People who have trouble sleeping typically have low levels of melatonin, so melatonin supplements seem like a logical fix for insomnia. There is a high demand for sleep aids, especially in the U.S. The National Health Interview Survey done in 2002, and again in 2007, found 1.6 million US adults were using complementary and alternative sleep aids for insomnia. Lunar Sleep was a top choice. Use Promo Code: Sleep2014 and only pay $1.95 S&H.

Get Lunar Sleep for $1.95

More Nutrition, Food, & Recipes Articles

Your Recipe for a Healthy, Delicious Holiday Season

Your Recipe for a Healthy, Delicious Holiday Season0

WEDNESDAY, Nov. 23, 2016 (HealthDay News) -- The holidays can become one big pig out, but experts say it's possible to maintain healthy eating habits while you celebrate. "It's important to not look at holiday events as if they are an ...

Exploding Some Turkey Myths

Exploding Some Turkey Myths0

WEDNESDAY, Nov. 23, 2016 (HealthDay News) -- A nutrition expert is talking turkey to dispel some common myths about the focus of most Thanksgiving meals. The most-repeated myth is that eating turkey makes you sleepy. While it does contain ...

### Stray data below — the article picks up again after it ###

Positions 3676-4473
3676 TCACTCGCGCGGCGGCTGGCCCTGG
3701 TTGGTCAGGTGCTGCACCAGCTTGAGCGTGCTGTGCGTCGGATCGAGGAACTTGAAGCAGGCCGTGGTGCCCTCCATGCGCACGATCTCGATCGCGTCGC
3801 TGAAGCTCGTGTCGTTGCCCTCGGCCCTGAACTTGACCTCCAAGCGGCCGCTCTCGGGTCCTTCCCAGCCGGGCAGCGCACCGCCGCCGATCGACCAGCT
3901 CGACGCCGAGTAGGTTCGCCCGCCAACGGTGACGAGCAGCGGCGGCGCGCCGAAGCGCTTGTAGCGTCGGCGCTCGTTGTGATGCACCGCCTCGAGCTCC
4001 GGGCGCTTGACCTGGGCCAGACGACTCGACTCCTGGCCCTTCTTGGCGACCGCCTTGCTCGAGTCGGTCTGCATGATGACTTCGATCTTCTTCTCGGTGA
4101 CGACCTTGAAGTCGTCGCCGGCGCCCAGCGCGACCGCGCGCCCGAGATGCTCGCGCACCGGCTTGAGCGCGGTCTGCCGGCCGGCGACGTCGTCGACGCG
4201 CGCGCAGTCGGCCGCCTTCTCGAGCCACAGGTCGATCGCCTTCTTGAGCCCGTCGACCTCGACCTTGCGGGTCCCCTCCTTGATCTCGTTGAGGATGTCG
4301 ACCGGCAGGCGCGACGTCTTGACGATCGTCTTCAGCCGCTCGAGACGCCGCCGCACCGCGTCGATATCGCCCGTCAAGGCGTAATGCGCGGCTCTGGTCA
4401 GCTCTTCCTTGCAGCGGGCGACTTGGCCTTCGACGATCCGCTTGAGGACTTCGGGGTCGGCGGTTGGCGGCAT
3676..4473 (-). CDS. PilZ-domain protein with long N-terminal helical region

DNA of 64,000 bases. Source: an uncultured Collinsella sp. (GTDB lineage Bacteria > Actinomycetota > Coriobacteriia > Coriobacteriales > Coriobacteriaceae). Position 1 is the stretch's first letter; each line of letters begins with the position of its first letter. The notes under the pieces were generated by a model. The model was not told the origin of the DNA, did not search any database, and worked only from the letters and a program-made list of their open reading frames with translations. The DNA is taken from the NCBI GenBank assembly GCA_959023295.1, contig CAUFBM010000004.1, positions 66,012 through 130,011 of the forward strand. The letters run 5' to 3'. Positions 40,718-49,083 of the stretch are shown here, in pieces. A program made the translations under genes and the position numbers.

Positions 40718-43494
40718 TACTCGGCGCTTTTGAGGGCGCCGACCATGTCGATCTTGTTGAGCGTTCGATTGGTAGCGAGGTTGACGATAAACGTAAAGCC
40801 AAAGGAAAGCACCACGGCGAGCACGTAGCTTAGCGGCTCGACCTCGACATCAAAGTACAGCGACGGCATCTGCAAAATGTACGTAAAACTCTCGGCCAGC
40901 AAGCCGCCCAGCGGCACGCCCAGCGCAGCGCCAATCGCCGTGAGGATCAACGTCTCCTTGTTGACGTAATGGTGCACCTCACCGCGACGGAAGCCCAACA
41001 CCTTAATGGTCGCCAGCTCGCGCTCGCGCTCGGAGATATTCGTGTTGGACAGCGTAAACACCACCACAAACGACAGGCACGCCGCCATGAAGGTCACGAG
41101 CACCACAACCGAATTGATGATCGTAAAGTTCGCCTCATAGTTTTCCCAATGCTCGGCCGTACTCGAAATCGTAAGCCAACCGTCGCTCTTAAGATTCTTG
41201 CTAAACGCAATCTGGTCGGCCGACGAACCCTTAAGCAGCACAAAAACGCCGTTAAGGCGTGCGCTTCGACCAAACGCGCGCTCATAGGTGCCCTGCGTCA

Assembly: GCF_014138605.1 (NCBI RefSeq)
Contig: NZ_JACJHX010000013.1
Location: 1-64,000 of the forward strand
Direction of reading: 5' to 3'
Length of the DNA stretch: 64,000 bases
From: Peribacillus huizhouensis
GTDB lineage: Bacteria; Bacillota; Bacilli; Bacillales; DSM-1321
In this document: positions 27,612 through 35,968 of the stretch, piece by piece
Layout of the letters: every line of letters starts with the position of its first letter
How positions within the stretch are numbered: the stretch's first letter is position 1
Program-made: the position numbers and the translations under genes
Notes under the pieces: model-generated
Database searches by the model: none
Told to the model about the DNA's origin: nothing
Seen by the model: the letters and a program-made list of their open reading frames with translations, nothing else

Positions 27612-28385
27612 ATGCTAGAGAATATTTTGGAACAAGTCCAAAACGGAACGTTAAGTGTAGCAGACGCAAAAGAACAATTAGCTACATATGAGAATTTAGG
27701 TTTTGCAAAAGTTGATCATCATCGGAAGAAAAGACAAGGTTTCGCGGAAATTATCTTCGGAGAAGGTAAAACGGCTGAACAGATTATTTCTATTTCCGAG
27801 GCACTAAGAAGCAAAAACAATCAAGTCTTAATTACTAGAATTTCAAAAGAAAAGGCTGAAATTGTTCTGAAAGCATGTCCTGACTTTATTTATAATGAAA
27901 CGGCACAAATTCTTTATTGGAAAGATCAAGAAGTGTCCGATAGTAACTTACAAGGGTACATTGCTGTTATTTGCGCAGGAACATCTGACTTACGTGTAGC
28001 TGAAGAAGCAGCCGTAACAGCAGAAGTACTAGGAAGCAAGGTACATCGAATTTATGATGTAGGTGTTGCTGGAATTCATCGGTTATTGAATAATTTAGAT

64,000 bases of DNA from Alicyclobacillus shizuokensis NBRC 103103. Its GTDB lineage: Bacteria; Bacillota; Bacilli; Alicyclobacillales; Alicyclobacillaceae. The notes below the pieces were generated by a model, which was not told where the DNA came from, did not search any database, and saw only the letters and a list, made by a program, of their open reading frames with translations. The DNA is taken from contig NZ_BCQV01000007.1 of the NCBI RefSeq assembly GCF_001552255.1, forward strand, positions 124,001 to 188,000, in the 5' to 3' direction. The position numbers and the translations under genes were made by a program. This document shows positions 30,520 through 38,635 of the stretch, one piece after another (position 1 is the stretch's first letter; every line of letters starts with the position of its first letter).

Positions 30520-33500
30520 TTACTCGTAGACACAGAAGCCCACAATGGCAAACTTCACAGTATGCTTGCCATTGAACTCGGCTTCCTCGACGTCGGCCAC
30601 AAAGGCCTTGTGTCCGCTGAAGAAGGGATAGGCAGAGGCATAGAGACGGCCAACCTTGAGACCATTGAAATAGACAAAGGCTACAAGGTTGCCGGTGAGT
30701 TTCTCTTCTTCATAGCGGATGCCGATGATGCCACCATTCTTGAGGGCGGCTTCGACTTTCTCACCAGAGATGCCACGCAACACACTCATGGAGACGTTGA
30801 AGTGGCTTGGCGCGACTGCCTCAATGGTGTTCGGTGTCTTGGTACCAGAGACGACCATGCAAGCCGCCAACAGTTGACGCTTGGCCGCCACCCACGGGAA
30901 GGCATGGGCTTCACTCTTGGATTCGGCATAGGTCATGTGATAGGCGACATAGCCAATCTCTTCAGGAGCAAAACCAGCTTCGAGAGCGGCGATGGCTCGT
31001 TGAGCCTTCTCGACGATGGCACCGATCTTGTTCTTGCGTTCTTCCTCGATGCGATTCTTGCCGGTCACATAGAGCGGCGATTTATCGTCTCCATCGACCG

How to Prepare That Holiday Turkey Safely

How to Prepare That Holiday Turkey Safely0

TUESDAY, Nov. 22, 2016 (HealthDay News) -- The traditional turkey centerpiece on Thanksgiving tables may come out looking scrumptious, but cooks in the kitchen need to be concerned about preparing the bird safely to prevent the spread of foodborne ...

Choose the Healthy Foods Options This Holiday Season

Choose the Healthy Foods Options This Holiday Season0

SUNDAY, Nov. 20, 2016 (HealthDay News) -- Even the best intentions to make healthy food choices during the holidays can be derailed, the American Heart Association cautions. Eating a diet consisting of fruits, vegetables, lean protein and ...

Health Tip: Don't Overeat During the Holidays

Health Tip: Don't Overeat During the Holidays0

(HealthDay News) -- It's easy to eat large portions and indulgent dishes during holiday feasts. But you can still enjoy the holidays without stuffing yourself. The University of California Los Angeles offers these suggestions: Focus on ...

View More Nutrition, Food, & Recipes Articles

0 Comments

Write a Comment

Your email address will not be published. Required fields are marked *

Our Mailing List

Subscribe to our mailing list to get the latest health news as it breaks!

Your information will not be shared with anyone!